Our 3-Step Escape Plan

  • First Escape Route
  • Second Escape Route
  • Meeting Place

Use this space to note any additional information about your escape plan, i.e. who will assist

Your checklist
  • Get low

    Smoke is poisonous and more deadly than flames.

    If you breathe smoke for more than a few breaths it can kill you.

  • Be fast

    A house fire can kill you in less than three minutes.

    Don't spend time trying to save possessions.

  • Close doors

    A closed door buys you time.

    It slows down the spread of fire, giving you more time to get to safety.

  • Get out - stay out!

    People have died by going back into a fire.

    Don't leave the meeting place to go back inside for any reason.

Your community responsibility

E wātea ana tēnei whārangi ki te reo Māori
Tirohia ki te reo Māori

Everyone has a responsibility to keep their community safe from fire.

That means being fire safe and teaching your friends and family to be fire safe too.

Discuss fire safety with neighbours

It's a good idea to discuss fire safety with your neighbours and to share contact details so you can act if there's an emergency.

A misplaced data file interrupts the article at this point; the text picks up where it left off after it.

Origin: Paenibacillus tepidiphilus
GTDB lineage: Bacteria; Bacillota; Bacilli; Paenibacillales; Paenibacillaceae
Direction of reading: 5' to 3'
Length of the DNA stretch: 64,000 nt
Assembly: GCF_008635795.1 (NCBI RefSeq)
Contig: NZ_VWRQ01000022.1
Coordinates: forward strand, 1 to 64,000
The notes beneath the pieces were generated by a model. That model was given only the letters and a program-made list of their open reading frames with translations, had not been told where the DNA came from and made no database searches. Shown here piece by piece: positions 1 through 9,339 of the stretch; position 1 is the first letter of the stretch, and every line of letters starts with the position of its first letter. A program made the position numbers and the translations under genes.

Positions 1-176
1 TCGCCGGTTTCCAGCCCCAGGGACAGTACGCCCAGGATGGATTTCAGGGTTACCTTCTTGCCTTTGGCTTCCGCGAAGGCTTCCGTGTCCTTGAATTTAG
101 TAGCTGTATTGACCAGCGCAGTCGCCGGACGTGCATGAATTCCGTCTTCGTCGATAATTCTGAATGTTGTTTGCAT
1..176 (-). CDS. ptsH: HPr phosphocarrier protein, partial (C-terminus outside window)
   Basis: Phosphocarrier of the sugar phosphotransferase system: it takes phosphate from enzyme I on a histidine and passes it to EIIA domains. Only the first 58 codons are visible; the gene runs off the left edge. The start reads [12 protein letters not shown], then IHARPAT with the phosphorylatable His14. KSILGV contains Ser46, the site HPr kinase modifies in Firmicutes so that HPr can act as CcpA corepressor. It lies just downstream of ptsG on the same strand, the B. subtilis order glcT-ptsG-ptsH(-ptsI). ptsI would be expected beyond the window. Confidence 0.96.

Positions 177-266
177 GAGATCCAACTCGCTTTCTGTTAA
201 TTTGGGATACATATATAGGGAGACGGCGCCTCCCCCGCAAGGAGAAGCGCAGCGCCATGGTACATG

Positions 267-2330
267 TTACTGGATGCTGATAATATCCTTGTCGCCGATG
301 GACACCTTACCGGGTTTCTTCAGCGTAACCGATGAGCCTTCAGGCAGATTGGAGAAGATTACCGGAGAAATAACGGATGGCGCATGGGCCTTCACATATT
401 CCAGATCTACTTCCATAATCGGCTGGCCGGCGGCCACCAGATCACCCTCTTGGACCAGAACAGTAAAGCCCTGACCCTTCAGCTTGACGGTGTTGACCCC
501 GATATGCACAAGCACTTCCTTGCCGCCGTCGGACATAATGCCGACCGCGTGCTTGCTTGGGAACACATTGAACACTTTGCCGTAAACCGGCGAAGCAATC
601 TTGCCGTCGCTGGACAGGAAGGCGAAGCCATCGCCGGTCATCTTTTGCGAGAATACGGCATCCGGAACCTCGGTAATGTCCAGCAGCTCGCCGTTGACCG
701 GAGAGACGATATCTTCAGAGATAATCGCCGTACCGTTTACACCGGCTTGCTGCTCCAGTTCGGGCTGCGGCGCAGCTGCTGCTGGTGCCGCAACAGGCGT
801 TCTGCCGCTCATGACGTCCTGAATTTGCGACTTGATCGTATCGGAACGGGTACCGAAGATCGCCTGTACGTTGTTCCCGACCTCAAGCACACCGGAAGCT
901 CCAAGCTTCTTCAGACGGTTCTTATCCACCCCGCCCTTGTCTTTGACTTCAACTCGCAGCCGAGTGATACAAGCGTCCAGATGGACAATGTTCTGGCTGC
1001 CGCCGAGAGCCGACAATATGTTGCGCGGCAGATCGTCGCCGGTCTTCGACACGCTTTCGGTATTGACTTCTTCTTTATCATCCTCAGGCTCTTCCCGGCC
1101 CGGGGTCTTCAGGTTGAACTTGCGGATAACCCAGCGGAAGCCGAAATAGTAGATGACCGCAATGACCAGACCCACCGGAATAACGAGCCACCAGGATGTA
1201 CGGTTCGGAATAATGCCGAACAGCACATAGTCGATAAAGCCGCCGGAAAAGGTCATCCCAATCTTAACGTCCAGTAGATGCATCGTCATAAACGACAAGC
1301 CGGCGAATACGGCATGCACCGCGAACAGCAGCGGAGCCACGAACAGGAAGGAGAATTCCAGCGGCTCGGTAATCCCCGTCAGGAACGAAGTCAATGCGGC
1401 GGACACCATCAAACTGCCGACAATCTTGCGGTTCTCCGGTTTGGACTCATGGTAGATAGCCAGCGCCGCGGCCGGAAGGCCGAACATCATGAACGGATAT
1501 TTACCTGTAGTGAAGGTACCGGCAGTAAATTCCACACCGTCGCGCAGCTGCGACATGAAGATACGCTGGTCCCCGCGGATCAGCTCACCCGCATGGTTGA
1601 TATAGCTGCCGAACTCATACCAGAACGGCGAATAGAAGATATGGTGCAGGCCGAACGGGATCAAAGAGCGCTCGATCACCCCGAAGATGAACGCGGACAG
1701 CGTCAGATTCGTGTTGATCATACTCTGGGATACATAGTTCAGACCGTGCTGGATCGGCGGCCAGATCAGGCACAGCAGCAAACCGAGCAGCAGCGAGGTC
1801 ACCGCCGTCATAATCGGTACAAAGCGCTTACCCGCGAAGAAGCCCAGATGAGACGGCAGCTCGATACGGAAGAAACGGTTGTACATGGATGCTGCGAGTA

They will call 111 and notify Fire and Emergency New Zealand if they spot a fire on your property, and vice versa.

Discuss fire safety with visitors

Discuss fire safety with anyone visiting your property. Outline your escape plan and make sure they understand what to do in an emergency.

Whether you have a small urban home or a large private forest, it's important you do your part to keep people safe.

Urban-rural interface

Properties (residential, industrial or agricultural) that are next to vegetation, whether it's forest, scrubland, or in a rural setting, are considered to be on the 'urban-rural interface'.

If you live or own property on the urban–rural interface, you have a responsibility to manage the risk of fire on your property, and of fire spreading beyond your property.

These pages will help you ensure you are meeting that responsibility: